Army Men Meditate

For several months now, my 5-year old has been playing with Army Men characters.

We set up epic battles together, and then he typically tells me something like, “My guy is going to snipe your guy!”

His army always seems to win — by a long shot!

I’ve loved this time with him.

And then I saw a dark side.

Let me begin by saying…

I have no problem with my sons playing “Good guy, bad buy” games.

I have no problem with my sons talking about, or acting out fighting scenes, as they often do with toy sticks, swords or other weapons they manufacture.

I have no problem with my sons learning how to protect themselves and others, figuratively and literally.

I have no problem with any child learning about the warrior that lives within them, and all of us.

As a kid, I got tremendous value from studying martial arts.  I loved the karate kid movie.  I played cops and robbers.  In church I learned about evil, and the forces that stood against it.

What I do have a problem with is…

Senseless violence.

I do have a problem when fighting has no moral compass.

I have a problem with attacking others from a place of anger or revenge.

“An eye for an eye will only make the whole world blind.”
Mahatma Gandhi

I see a problem when fighting becomes an addiction, an identity, and the only place to feel and fuel power.

“Whoever fights monsters should see to it that in the process he does not become a monster.”
Friedrich Nietzsche

I have a problem if peace isn’t part of the conversation.

“Dad, how do soldiers killing each other solve the world’s problems?”
Bill Watterson, Calvin and Hobbes

As Ocean played more and more with the army men, I realized there was only one conversation happening.

That conversation was about dominating and destroying me.

He had only one story in his mind — win at all costs.

While I want my son feel like a winner, in this case, I felt the story he was living out daily needed some expansion.

To add texture and open his awareness around this subject, my wife and I decided to add some new characters to the story.

For Christmas, one of his presents were army men who instead of carrying bazookas, were doing yoga 🙂

I wanted to talk about how there are many ways to win the war, and that warriors have many ways they are strong, and one of those ways is to strengthen your mind.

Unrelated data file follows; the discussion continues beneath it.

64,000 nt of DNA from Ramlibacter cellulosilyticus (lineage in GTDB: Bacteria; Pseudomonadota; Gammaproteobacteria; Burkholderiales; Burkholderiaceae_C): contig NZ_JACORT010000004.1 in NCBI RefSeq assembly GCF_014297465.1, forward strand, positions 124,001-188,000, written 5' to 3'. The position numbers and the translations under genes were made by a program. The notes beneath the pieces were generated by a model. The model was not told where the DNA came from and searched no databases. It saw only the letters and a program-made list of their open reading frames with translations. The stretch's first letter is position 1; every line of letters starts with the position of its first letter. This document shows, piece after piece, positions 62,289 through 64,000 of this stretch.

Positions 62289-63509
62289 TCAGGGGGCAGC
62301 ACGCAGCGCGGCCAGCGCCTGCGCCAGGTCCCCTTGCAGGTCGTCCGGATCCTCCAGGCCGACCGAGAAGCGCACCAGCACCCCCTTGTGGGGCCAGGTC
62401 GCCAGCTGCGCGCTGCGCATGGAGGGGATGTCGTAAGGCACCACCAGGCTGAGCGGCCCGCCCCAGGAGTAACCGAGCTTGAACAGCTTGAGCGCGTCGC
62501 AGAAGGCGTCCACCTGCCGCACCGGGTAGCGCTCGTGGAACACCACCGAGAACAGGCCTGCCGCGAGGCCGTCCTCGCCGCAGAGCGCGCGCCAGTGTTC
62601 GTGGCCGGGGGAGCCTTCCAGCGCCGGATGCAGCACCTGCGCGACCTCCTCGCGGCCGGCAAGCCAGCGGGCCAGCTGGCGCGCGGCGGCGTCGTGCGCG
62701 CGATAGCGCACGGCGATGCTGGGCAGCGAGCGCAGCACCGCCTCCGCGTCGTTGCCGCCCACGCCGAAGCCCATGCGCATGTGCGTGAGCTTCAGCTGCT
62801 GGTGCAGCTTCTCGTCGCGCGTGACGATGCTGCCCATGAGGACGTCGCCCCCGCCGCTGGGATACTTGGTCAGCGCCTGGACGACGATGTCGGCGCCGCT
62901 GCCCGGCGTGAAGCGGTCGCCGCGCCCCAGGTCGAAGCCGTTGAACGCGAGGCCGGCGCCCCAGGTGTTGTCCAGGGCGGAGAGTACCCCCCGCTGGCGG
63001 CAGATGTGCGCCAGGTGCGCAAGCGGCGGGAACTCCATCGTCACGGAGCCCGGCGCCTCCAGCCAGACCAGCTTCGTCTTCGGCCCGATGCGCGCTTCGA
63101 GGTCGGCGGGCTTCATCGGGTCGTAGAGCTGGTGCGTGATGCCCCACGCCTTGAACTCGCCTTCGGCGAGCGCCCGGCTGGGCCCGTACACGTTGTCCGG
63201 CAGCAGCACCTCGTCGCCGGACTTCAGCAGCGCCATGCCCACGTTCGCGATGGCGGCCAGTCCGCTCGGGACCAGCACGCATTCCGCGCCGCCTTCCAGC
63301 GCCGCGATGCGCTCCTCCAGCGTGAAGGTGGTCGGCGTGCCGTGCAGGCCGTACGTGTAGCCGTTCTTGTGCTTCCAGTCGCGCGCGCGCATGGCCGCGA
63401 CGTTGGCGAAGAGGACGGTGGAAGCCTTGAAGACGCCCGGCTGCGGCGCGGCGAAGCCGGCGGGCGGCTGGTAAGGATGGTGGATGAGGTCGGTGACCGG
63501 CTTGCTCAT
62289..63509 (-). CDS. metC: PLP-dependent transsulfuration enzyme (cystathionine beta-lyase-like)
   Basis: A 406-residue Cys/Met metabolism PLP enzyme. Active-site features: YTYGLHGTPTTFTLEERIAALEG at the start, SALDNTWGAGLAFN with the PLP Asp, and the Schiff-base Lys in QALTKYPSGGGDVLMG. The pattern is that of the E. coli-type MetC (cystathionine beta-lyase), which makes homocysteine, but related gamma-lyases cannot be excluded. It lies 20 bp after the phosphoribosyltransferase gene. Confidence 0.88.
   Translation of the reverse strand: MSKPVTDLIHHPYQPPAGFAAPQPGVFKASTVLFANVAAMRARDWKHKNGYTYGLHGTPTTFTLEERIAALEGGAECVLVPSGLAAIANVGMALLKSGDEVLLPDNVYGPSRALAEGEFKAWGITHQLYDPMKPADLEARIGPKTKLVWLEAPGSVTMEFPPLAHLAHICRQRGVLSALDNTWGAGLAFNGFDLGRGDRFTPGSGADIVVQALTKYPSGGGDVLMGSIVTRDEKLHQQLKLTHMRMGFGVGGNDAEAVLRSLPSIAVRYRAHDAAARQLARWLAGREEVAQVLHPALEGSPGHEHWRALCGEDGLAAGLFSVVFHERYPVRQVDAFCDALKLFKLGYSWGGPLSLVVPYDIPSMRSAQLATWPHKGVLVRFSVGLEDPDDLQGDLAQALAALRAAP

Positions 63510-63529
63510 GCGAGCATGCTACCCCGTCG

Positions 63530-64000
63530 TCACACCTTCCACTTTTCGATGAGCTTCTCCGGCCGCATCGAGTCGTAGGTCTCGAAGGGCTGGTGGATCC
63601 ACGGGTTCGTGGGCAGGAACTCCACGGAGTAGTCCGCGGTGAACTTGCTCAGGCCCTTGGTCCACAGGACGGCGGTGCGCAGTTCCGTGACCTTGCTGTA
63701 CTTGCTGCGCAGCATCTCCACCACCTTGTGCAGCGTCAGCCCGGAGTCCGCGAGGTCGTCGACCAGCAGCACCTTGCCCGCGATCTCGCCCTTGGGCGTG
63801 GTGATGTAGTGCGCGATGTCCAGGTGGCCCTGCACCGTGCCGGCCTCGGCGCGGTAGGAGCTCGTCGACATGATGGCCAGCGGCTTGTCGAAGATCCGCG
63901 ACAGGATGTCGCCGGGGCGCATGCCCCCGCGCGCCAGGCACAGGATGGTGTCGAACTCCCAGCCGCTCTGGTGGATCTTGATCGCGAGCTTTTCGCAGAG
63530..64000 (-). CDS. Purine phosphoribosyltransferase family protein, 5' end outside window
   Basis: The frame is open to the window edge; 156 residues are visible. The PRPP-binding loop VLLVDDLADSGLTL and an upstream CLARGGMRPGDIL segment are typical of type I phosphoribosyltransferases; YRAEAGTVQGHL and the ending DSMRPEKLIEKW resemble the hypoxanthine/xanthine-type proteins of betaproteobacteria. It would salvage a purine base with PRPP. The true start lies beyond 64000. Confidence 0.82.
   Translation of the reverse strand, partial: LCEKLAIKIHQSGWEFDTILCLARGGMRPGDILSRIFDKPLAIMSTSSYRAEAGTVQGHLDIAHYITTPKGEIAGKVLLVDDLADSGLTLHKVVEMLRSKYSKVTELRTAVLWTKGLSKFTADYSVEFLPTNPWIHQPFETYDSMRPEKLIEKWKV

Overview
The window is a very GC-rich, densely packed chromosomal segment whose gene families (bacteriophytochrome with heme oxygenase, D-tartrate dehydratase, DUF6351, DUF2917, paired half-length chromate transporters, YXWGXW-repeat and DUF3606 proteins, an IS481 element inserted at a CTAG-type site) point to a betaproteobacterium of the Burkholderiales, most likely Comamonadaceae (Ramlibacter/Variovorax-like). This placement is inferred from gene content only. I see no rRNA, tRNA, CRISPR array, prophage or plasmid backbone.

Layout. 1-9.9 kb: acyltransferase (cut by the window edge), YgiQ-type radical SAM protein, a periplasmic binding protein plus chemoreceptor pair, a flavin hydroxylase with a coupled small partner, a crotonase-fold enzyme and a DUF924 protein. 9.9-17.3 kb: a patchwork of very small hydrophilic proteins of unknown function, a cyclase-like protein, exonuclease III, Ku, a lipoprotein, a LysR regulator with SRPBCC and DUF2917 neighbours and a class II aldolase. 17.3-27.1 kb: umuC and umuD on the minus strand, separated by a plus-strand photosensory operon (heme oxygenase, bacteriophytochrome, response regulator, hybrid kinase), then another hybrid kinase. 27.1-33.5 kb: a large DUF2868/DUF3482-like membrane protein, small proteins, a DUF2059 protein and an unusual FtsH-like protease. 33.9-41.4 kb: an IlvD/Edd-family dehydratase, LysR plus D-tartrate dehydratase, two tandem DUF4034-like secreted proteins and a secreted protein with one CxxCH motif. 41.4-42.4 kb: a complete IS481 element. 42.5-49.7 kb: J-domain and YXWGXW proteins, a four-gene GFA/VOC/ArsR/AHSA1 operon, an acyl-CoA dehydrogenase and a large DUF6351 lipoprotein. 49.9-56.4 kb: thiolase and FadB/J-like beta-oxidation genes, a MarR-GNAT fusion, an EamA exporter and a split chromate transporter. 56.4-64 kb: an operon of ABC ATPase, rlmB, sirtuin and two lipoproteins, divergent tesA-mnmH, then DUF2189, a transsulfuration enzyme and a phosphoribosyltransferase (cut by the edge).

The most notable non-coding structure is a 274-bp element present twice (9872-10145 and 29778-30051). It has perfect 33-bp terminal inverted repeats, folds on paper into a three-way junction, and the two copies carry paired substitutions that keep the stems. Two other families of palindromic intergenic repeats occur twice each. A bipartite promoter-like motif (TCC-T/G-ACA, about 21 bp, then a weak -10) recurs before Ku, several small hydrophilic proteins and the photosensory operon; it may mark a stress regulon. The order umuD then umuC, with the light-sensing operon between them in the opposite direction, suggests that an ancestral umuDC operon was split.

I wanted him to learn that often our outer battles are just inner battles in disguise.

As most kids do, they imitate things they see, hear and feel.

Since we changed the story, and added a new depth to the conversation, he reacted in the coolest way imaginable.

He immediately sat on the floor, crossed his legs, and began meditating (by the way, I didn’t notice this until editing this post, that the picture on the wall over his shoulder, is a group of children meditating.  Photo credit to the amazing Nema Etbar)

As parents, if you want to change your children’s behavior, try changing the stories you tell.

Stories allow us to present new possibilities through expanded imagery and energy.

I’m often asking myself, “How much of my kids behavior is nature vs. nurture?”

I mean…how much are we really shaping our kids?  What are we really in control of?

In some ways, my kids will be who they’re born to be, no matter how hard I might try to control the outcome.

In one of my favorite kids books by Matthew Kelly, he writes about being the best version of yourself, and part of that story teaches kids, no matter how hard a fish wants to be a bird, it’s still going to be a fish.   In some ways, I do believe that part of what we become is beyond our control.

What was also given to us, along with aspects of ourselves that are set in stone, is free will.  The power of choice.

And while nature has it’s own course to follow, I realize more and more how much of our future is shaped by the identity we create for ourselves.

All this to say, if I want to change behavior in my kids, I need to change the stories I’m telling and living with them.

So while I’m going to set up epic battles with little Ocean Vroman, I’m going to be even more intentional about bringing new characters into the conversation and creating new opportunities for my kids to see the world in new and evolving ways.

What stories are your kids experiencing at home?   Which of those stories are helping, and which ones are hurting?

So much of our kids growth, comes from our own, so in the spirit of YOU creating the story of 2020, here’s a short exercise to help you make immediate and effective changes to the next chapter.

Start by grabbing your journal, or just a piece of paper and simply write a line down the middle.

On the left side, write “More of” and the right side, “Less of”

Begin by writing down 10-20 items on each column of what you’d like for your family to have more of, and what you want less of.

I did this a few days ago, and my list included…

More peace, less fighting.

More nature, less electronics.

More direct communication, less passive aggressive comments.

More learning, less assuming.

More wood, less plastic.

More local, less imports.

More space, less clutter.

More conscious words, less emotional reactions.

What’s on your list?  I’d love hear your thoughts in the comments section below.


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